In March and April of this year we ran one of our quarterly waves of Charity Parliamentary Monitor research with a representative sample of 100 MPs. We asked them about the charity sectors response to Covid-19 and what they believe to be the top and high priority issues for the charity sector going forward. Here are the top four takeaways:
62% of MPs couldn’t name a charity working on Covid-19
This is a similar level to when we last asked it in Nov-Jan 21 (67%). The high levels of MPs who could not name a charity working in this area suggests that charities have not been as visible in responding to the Covid-19 crisis. This is not just unique to MPs, other groups such as the general public and journalists also struggle to name organisations responding to Covid-19. The NHS was the organisation most associated with working in this area with 7% of MPs naming them. We also saw local groups being named by MPs who recalled the response of mutual aid funds and local community groups to the pandemic.
However, this lack of visibility is a challenging finding for charities who will need to emphasise and communicate to their key audiences the important work they are doing supporting people.
Helping small charities thrive was seen as a top priority for all MPs
1/3 of MPs (33%) said that helping small charities thrive was the top priority for the charity sector going forward (out of a list of different options). Whilst we often see differences between Conservative and Labour MPs opinions on charities, this was the top priority for both major parties (Conservative MPs 32% and Labour MPs 33%). This demonstrated that MPs recognise the important role small charities play in society which was especially highlighted during the pandemic. It also suggests MPs are aware of the impact that the pandemic has had on small charities. In our recent report on the impact of Covid on charities we found that small charities have been hit disproportionately hard by the pandemic.
Chart 1: MPs’ Top priority and high priority issues for the charity sector
“In your opinion, which of the following issues related to charities need to be prioritised next? Please select those you consider high priority issues, and your top priority. If you do not believe any of these issues should be prioritised, please leave blank.” Prompted question, ranked by Top priority
Base: 101 MPs | Source: Charity Parliamentary Monitor, March/April 2021, nfpSynergy
Funding for charities was also seen as a key priority
15% of MPs chose finding more funding sources as a top priority for the sector. Again, there was cross party consensus that finding more funding sources was a top priority for the charity sector with 14% of Conservatives and 19% of Labour MPs choosing this option. Whilst MPs also chose this as one of the top two priorities for the sector in 2017, the shadow of the pandemic on charity finances has made this a particularly pressing issue. Charity finances have been massively impacted in the last 18 months including through cancelled fundraising events and more demands on services. Our research with the general public has also shown that donations to charities have gone down.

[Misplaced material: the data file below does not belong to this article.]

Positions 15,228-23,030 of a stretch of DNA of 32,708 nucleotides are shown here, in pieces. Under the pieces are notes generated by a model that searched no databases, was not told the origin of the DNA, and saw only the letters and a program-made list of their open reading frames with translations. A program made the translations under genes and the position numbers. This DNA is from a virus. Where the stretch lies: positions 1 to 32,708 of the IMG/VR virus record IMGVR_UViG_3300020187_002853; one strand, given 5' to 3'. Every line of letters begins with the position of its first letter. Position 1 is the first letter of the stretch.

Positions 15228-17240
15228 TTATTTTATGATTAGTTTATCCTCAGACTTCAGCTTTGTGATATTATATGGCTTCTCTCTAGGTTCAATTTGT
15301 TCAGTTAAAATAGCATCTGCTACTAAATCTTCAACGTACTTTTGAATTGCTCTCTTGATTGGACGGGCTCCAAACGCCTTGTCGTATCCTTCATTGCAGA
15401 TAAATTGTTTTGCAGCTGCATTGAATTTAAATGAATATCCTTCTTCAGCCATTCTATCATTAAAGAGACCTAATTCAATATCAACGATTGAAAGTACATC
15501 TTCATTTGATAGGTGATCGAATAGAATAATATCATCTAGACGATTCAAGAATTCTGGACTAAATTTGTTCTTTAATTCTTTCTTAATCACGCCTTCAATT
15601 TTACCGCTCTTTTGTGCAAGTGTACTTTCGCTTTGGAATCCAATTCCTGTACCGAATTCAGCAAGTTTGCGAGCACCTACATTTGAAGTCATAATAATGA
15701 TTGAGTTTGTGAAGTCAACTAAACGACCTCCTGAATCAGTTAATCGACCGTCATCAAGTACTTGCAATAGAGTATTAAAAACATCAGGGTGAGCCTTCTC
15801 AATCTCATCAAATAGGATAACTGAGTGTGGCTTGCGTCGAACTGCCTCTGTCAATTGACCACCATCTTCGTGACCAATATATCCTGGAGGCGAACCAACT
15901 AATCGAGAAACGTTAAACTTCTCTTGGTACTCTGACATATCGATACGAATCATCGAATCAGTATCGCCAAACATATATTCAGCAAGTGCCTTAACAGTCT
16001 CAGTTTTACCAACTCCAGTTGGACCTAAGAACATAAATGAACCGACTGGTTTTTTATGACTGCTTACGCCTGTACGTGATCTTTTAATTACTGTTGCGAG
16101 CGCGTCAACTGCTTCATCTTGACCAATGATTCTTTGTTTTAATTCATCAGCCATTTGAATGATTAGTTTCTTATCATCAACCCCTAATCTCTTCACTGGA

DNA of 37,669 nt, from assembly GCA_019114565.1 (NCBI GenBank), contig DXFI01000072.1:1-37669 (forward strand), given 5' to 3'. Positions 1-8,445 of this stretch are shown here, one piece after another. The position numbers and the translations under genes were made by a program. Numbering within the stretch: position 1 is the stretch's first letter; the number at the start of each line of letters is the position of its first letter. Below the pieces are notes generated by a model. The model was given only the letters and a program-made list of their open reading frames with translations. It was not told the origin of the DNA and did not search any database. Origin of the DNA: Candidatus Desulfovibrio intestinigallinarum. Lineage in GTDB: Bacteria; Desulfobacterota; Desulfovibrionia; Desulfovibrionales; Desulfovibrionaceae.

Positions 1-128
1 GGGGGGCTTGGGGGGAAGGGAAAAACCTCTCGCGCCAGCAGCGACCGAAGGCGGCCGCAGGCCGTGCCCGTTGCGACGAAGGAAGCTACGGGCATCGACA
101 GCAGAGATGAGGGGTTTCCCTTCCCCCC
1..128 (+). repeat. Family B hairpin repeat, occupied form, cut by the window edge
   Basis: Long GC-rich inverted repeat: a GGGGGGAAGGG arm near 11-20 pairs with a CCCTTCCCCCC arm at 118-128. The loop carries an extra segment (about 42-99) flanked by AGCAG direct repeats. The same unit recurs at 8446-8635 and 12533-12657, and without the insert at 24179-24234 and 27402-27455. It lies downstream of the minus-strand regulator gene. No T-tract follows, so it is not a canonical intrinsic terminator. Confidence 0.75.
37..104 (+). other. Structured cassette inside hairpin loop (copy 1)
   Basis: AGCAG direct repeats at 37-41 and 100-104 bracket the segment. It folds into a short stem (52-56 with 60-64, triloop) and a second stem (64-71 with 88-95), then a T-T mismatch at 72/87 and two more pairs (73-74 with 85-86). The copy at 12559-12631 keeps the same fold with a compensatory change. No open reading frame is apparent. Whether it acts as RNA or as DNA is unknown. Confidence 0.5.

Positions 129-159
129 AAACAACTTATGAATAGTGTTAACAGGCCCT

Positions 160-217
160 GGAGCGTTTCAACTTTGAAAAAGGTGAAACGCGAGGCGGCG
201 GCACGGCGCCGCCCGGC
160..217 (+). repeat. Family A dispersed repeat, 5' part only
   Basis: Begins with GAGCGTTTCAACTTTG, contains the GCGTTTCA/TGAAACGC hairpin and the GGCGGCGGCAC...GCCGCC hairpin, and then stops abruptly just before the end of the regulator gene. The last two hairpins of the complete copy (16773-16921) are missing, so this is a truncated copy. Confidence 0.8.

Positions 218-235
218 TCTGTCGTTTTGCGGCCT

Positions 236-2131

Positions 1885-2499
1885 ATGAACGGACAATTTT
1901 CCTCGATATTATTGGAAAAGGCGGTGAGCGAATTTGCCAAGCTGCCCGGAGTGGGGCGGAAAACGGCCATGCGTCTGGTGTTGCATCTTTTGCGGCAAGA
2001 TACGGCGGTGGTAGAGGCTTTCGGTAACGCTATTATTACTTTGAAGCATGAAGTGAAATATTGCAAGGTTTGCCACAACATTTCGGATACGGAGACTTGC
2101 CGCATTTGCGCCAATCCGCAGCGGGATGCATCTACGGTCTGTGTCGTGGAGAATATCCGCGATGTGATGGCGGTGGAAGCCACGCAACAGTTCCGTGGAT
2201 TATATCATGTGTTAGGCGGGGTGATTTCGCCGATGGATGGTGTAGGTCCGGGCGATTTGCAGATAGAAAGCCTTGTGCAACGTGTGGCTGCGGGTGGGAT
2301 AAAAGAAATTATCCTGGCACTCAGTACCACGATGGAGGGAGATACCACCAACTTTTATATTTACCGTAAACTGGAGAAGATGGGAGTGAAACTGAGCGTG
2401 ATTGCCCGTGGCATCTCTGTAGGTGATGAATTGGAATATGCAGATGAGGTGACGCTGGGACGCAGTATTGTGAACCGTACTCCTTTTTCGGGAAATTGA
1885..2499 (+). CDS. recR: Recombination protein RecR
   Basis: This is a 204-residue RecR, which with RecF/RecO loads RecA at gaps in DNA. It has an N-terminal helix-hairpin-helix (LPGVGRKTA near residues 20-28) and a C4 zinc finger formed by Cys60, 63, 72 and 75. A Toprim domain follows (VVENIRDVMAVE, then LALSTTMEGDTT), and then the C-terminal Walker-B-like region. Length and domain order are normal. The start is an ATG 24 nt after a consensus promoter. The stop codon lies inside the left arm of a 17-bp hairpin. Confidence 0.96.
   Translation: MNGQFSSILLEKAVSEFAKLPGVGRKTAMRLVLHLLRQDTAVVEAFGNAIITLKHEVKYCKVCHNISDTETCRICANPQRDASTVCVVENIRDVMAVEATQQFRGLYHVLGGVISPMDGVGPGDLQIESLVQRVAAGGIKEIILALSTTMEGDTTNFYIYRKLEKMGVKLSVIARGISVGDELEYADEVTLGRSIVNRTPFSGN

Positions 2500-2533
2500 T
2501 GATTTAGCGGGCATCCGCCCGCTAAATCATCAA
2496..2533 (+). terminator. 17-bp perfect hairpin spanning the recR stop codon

It’s encouraging to see that MPs recognise funding as a key issue for the sector. However, a recent report from the Public Accounts Committee found that the Department for Digital, Culture, Media and Sport “cannot yet demonstrate that it understands the financial health and resilience of the charity sector.” This suggests that there is further still to go in assessing and responding to the impact on charity finances.
Chart 2: Conservative and Labour MPs’ Top priority issues for the charity sector
“Which one of these do you consider your top priority issue?” Prompted question, ranked by Conservatives
Base: 57 Conservative and 31 Labour MPs among 101 MPs | Source: Charity Parliamentary Monitor, March/April 2021, nfpSynergy
Conservative MPs are more likely to say that preventing charities from lobbying is a high priority
One area where we saw more of a party difference was around charities lobbying. A minority of Conservative MPs (18%) said this was a high priority for the sector, whereas no Labour MPs said this. However, the number of Conservative MPs who said this was a priority has gone down since 2017. This is perhaps due to other issues, such as helping smaller charities, being seen as more pressing for the sector at the moment. From our other research we can see that Conservatives generally find charity lobbying and campaigning less acceptable – although they are open to hearing about the impact of policies on charities beneficiaries. How charities approach and frame issues with Conservative MPs will be important for how those messages are received.